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Hunting For Licensed Brands

Attendees at last week’s Shooting, Hunting, and Outdoor Trade (SHOT) show in Las Vegas had their sights set on the latest brand trends as much as they were tracking advances in firearms.

Realtree highlighted its Max-7 camouflage design at the show, featuring a mix of cattails, reeds, and brush for waterfowl hunters, and Mossy Oak countered with its Break-Up Country design of leaves, large limbs, and bark. Then latter was applied to not only hunting apparel and rifles, but also Kohler-brand generators and eight-gallon trash cans.

“If you buy a jacket with Mossy Oak or Realtree designs, you are not going to mix patterns [with hats and pants]. And some companies and retailers have different preferences,” said Gregory Walter, VP of Sales and Marketing at Brown North America, which licenses Olin Corp.’s Winchester brand for rifles, shotguns, and hunting knives, the latter of which was launched at the show.

Outdoor apparel brands were also in style at the show, and they were positioned as much for running errands in cities and suburban areas as they were for the great outdoors.

For example, Specialist Products Group (SPG) featured licensed Browning apparel (including hoodies, sweatshirts, and coats); Carhartt offered wallets, belts and backpacks, and duffle bags; and Jeep featured dog bandanas, offroad harnesses, leashes, and collars. And the Outdoor Cap Co. fielded more than 30 licenses including those for Wrangler, ammunition supplier Hornady, Remington, and Ducks Unlimited.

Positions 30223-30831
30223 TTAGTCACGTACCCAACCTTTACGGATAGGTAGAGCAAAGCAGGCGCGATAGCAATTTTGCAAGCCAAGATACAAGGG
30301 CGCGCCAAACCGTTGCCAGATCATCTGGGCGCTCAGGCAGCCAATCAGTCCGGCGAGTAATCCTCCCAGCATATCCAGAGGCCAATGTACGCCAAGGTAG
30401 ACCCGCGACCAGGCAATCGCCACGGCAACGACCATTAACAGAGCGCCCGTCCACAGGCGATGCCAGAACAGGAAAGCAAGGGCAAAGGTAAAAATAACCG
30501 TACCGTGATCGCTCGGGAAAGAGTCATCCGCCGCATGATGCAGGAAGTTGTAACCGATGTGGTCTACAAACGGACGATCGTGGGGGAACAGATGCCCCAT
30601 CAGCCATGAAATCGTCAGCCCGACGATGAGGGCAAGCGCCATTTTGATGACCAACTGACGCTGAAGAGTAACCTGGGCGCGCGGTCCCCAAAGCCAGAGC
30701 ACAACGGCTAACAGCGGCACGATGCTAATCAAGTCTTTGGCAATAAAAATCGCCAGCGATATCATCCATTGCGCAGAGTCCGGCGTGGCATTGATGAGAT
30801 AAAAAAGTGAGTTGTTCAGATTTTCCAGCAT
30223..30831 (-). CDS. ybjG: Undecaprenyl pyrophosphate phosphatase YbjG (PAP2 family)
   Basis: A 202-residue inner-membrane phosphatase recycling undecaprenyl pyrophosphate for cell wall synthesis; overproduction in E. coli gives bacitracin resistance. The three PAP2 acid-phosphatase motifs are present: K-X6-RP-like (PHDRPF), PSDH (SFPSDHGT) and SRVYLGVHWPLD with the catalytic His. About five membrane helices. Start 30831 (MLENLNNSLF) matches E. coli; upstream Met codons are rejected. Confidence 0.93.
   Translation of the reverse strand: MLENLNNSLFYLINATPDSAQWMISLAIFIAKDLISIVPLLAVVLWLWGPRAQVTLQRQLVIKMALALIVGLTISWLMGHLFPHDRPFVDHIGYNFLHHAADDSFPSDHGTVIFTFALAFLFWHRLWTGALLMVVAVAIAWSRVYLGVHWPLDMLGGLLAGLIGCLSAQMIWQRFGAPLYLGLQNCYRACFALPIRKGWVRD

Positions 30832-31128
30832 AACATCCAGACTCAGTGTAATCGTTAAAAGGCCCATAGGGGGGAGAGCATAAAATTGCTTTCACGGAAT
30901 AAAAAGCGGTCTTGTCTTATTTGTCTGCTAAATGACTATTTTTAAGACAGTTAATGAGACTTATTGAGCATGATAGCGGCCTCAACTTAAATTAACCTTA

“The consumer may view the t-shirt as something that’s cool and they love the print design, but they may not own a Browning firearm,” said Justin Simpson, National Account Manager at SPG. “People may not be hunters, but they like the message the brand sends. There’s a usefulness in that apparel that may be worn outdoors, but there’s also a fashion sense in that we update the design on a seasonal basis.”

And while brand loyalty is often best displayed in firearms, it expanded to a variety of other categories at last week’s SHOT show.

The Uzi brand may be best known for submachine guns, but it was also licensed to Campco for knives and tactical gear (including handcuffs, stun batons, and metal detectors). And Airsoft guns are available in virtually every gun style and brand, with the inner workings of live firearms removed and the steel outer case replaced with a plastic replica.

For example, Cybergun has more than 30 licenses, including those for Colt, Davidson Firearms, and Uzi. Global airsoft sales hit $1.84 billion in 2021 and are forecast to increase 8.4% annually through 2031. And as evidence of its rising profile, Cybergun for the first time had booth space on the main floor of the SHOT show.

The intermingling of firearms brands and airsoft is intentional. Airsoft’s prime customers are younger consumers who may eventually buy firearms under the same brand. And firearms owners typically choose the same brand for airsoft, a Cybergun spokesperson said.

“Most people want to buy the airsoft version of the gun they use, or they have an airsoft gun and when they get old enough to buy a real firearm, they get what they used for airsoft,” the spokesperson said. “Brands come to us all the time and, the way things look, most firearms companies want to be in the airsoft business.”

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